MOUNDSVILLE, W.Va. — Visitors to the Grave Creek Mound Archaeological Complex in Moundsville can enjoy a variety of programs and exhibits in September. There are new additions to the bi-annual Fossil Day program, two temporary art exhibits, a new children’s craft, along with a film and two lectures. Admission to the museum, its exhibits, and activities, is open to the public free of charge.
The museum’s Second Saturday film, “Why Bridges Collapse,” will be shown at 1 and 3 p.m. on Saturday, Sept. 10. It examines the 2018 collapse of the Morandi Bridge in Genoa, Italy, which killed 48 people. The Silver Bridge of Mothman fame at Point Pleasant, W.Va., is one of several other bridges used to explain what happened and to hopefully prevent future bridge failures. The Silver Bridge collapsed in 1967, taking the lives of 46 people. This 60-minute film is part of the PBS NOVA series.
Fossil Day, a family-oriented program held twice a year, will return on Saturday, Sept. 17, from noon to 4 p.m. Participants are invited to bring fossils for expert identification by Dr. Ronald McDowell, senior research geologist at the West Virginia Geological and Economic Survey (WVGES) in Morgantown. Dr. McDowell will identify fossils from noon to 2 p.m. and 3 to 4 p.m. At 2 p.m., Ray Garton, curator of Prehistoric Planet, will present a program titled “Fossils of West Virginia: What You Didn’t Know.” Pittsburgh’s Carnegie Museum of Natural History (CMNH) and Mr. Taylor McCoy, a vertebrate paleontology volunteer at the museum, are joining Fossil Day this year. The Carnegie is world renowned for its fossil collections and will set up a “mini museum” with fossils and fossil replicas. McCoy has field experience prospecting for and excavating fossils in Montana and recently presented two lectures as part of the Ohio County Library’s People’s University lecture series on dinosaurs. He will exhibit and share fascinating facts about his personal “Tooth and Nail” collection of fossil replicas. Other family-oriented activities include a fossil exhibit scavenger hunt, making fossil casts to take home, excavating a recreated fossil bed and viewing very small fossils through a microscope in the shadow of an enormous cast of a stegodon skeleton.
Visitors can also make a trilobite slap bracelet at the museum’s Discovery Table. Trilobites are sea creatures that lived during the Devonian Period (approximately 419.2 to 358.8 million years ago) and their fossils have been found in West Virginia. Some fossilized trilobites have been found rolled up like a pill bug, armadillo – or a slap bracelet. This craft will be available during Fossil Day and throughout September during regular museum hours.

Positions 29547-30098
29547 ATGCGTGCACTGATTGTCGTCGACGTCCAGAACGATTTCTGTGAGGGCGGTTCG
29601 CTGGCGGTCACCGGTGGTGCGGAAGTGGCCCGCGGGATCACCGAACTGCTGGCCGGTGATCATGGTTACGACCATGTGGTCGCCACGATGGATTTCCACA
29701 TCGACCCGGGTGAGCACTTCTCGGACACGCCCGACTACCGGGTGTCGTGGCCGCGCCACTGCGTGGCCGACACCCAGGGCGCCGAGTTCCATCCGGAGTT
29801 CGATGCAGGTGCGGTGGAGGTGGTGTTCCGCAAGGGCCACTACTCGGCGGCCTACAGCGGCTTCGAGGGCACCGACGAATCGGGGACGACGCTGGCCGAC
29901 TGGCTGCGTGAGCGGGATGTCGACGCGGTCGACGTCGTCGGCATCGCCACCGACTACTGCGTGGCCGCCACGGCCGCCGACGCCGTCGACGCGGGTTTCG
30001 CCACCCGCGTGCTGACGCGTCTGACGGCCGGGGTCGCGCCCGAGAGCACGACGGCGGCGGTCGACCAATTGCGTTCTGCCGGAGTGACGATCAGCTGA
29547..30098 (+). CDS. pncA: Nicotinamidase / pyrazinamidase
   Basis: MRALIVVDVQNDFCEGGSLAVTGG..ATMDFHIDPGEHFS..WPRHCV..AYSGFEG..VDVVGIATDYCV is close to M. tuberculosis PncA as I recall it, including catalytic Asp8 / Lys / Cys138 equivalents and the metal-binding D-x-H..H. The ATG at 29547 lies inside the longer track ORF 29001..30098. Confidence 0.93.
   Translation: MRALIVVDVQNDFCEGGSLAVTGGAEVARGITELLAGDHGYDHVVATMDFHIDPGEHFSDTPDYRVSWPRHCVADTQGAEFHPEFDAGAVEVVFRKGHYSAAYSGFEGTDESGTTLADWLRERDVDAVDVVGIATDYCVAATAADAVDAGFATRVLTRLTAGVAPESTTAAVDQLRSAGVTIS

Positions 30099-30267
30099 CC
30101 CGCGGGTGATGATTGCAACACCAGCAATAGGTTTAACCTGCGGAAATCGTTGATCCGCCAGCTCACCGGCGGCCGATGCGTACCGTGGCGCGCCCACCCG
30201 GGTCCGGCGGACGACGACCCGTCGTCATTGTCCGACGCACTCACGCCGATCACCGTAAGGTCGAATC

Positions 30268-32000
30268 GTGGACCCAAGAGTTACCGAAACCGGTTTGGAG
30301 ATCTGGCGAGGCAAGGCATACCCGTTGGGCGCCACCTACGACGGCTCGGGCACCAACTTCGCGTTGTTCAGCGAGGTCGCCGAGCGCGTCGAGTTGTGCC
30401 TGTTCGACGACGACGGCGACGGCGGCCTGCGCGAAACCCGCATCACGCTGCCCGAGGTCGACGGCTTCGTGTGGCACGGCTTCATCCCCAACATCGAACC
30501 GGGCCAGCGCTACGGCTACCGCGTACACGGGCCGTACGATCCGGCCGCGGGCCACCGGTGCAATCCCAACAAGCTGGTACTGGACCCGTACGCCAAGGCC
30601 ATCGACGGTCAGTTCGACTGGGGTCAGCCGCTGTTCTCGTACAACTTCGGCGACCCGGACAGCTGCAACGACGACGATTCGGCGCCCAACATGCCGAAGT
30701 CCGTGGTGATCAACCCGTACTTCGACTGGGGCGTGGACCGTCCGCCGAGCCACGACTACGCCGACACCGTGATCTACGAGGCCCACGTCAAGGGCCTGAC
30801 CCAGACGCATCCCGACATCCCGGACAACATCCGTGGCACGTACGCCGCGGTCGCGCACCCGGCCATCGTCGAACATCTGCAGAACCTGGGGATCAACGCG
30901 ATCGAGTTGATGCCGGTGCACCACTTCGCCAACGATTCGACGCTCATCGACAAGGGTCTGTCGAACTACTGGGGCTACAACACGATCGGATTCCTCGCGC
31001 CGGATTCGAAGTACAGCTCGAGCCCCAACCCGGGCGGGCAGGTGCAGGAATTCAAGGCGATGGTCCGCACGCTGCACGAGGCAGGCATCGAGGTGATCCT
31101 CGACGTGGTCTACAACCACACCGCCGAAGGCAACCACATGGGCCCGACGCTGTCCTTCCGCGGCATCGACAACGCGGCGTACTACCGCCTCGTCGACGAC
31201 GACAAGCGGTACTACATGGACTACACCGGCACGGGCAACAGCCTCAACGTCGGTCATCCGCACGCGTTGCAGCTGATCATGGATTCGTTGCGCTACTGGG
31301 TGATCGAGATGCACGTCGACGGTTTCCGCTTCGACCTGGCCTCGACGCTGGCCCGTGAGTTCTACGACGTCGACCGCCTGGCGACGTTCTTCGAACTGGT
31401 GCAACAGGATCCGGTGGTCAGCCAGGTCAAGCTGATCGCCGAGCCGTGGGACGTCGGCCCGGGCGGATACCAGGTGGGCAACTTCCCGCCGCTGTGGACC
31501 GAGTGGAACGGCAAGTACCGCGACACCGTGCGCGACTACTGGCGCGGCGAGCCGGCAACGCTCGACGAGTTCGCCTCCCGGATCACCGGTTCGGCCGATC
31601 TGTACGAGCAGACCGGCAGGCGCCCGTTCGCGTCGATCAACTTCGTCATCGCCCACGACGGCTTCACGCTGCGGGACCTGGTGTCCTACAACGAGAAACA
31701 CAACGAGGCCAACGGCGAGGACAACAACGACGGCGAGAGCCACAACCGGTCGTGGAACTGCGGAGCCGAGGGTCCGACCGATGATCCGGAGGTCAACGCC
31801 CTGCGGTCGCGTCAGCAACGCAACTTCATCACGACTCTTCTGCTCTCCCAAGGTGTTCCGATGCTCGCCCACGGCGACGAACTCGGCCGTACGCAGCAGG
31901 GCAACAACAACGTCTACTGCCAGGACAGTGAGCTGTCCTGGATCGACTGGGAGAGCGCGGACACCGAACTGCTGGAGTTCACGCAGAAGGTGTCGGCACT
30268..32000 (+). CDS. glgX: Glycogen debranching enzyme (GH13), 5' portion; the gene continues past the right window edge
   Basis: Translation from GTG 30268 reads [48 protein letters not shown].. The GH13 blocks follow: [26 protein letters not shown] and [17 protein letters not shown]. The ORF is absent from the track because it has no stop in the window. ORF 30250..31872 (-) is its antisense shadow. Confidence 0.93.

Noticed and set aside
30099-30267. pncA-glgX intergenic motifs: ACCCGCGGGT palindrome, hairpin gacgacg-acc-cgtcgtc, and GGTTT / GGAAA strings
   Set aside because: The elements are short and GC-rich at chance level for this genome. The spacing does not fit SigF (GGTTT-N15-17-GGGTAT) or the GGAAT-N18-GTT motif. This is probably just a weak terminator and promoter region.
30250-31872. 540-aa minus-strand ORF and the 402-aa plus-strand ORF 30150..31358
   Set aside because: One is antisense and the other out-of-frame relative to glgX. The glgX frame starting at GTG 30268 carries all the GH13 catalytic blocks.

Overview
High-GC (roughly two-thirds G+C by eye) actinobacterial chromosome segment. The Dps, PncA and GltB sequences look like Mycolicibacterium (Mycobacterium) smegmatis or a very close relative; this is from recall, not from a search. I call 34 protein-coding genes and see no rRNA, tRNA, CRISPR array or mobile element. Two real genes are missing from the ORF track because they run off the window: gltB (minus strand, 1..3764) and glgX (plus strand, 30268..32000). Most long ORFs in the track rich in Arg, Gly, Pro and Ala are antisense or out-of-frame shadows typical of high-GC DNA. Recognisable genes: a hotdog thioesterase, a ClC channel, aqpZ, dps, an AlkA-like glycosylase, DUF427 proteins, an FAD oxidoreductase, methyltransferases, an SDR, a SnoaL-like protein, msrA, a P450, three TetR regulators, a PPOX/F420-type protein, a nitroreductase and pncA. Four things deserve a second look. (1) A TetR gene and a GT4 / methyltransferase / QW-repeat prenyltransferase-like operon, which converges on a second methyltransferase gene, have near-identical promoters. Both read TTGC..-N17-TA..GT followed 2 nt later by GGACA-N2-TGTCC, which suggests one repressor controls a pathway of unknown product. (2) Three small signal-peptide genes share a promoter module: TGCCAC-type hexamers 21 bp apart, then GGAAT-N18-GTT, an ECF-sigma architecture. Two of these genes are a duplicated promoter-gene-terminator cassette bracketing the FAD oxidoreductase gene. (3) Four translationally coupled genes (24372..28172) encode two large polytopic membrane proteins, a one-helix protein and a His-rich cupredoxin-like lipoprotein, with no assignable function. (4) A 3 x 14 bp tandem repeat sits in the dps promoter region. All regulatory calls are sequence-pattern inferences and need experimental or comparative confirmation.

The 2022 Fall Lecture and Film Series kicks off at 7 p.m. on Thursday, Sept. 29 with a lecture by Dr. Phillip Fitzgibbons, director of the Archeology Field Program at the History and Anthropology Department at Franciscan University in Steubenville, Ohio. Dr. Fitzgibbons will present “The ASA Hill Site Revisited: A Review of Prehistoric Site Function and Lithic Technology Across Time and Place.” The Asa Hill Site (33JE112) is located in Jefferson County, Ohio, a few miles west of the Ohio River on a narrow “saddle” landform above Short Creek. It is a multi-component prehistoric site that was visited repeatedly over many years during the Archaic and Woodland periods. Large numbers of flaked stone tools, including many hundreds of projectile points have been recovered and examined by the landowner, advocational archaeologists and members of Franciscan University’s Archaeological Field Program. The lecture will examine how the landform and stone tools provide evidence that the site was well suited for hunting and processing game.
In addition to the museum’s many permanent exhibits, art aficionados can visit two temporary exhibits. Paintings by Susan E. Drennan will be on display through Tuesday, Sept. 27. Drennan describes herself as primarily a landscape artist – her work includes buildings and flowers as well as landscapes. The second art exhibit features works by members of NAMI, the National Alliance on Mental Illness, and is directed by Patty Neis. A wide variety of subjects from landscapes to abstract designs can be viewed through Sept. 29.
Operated by the West Virginia Department of Arts, Culture and History, Grave Creek Mound Archaeological Complex features one of the largest conical burial mounds built by the Adena people between 250 – 150 B.C. and ranks as one of the largest earthen mortuary mounds anywhere in the world. Exhibits and displays in the Delf Norona Museum interpret what is known about the lives of these prehistoric people and the construction of the mound. The complex also houses the West Virginia Archaeological Research and Collections Management Facility.
Admission to Grave Creek Mound Archaeological Complex is free. The Delf Norona Museum, located at 801 Jefferson Avenue, is open 9 a.m. to 5 p.m., Tuesday through Saturday, and closed Sunday and Monday. Access to the Mound and other outdoor areas closes at 4:30 p.m.
For more information about activities and programs at Grave Creek Mound, contact Andrea Keller, cultural program coordinator, at (304) 843-4128 or email@example.com or visit www.facebook.com/gravecreekmound and www.twitter.com/gravecreekmound